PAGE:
Parenting tip

Currently I'm reading a fascinating book called Influence by Robert B Cialdini, Ph.D that outlines the psychology behind many effective sales technique.

There's an interesting passage offering advice for parents on how to best ensure a child follows instruction that draws on research by Jonathan Freedman. This recommends that threats of punishment for not following orders are less effective than engaging the child in a process of assuming a sense of personal responsibility.

Suppose a couple wants to impress upon their daughter that lying is wrong. A strong, clear threat ("It's bad to lie, honey; so if I catch you at it, I'll cut your tongue out") might well be effective when the parents are present or when the girl thinks she can be discovered. But it will not achieve the larger goal of convincing her that she does not want to lie because she thinks it's wrong. To do that, a much subtler approach is required.

A reason must be given that is just strong enough to get her to be truthful most of the time but is not so strong that she sees it as the obvious reason for her truthfulness. It's a tricky business, because exactly what this barely sufficient reason will be changes from child to child.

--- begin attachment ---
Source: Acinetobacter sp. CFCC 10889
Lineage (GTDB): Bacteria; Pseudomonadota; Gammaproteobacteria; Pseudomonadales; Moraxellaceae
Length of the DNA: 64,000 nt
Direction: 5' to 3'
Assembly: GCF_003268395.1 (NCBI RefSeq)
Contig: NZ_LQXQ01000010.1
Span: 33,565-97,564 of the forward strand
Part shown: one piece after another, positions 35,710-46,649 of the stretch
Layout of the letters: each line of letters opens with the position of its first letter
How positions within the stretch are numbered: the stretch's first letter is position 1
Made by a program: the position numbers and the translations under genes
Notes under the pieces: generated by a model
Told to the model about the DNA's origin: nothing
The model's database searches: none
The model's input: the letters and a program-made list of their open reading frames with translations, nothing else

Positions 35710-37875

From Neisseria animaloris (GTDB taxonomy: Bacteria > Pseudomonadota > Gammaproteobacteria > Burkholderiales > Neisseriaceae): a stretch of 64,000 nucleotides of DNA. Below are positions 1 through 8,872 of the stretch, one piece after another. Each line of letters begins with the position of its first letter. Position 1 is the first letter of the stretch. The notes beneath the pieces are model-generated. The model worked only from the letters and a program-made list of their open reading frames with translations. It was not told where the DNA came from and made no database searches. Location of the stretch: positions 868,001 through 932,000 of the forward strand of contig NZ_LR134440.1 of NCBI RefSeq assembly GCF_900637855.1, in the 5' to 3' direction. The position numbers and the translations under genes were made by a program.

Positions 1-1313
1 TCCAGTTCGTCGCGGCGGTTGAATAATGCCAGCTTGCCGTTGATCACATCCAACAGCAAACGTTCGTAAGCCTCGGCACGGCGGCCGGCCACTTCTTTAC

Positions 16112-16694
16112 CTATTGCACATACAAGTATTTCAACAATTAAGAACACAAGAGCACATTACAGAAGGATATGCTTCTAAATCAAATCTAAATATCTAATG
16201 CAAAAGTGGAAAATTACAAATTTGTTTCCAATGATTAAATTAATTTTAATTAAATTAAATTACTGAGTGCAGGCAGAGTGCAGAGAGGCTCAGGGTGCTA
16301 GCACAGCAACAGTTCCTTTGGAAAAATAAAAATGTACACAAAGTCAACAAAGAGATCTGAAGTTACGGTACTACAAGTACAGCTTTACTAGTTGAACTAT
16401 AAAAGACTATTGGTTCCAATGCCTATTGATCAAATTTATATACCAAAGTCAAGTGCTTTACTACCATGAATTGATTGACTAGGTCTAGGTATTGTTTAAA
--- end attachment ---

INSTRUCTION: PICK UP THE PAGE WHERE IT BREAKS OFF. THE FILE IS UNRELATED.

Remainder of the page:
For one little girl, a simple appeal may be enough ("It's bad to lie, honey; so I hope you won't do it"), for another child, it may be necessary to add a somewhat stronger reason ("...because if you do, I'll be disappointed in you"); for a third child, a mild form of warning me be required as well ("...and I'll probably have to do something I don't want to do").

Wise parents will know which kind of reason will work on their own children. The important thing is to use a reason that will initially produce the desired behaviour and will, at the same time, allow a child to take personal responsibility for that behaviour.

Thus, the less detectable outside pressure such a reason contains, the better. Selecting just the right reason is not an easy task for parents. But the effort should pay off. It is likely to mean the difference between short-lived compliance and long-term commitment.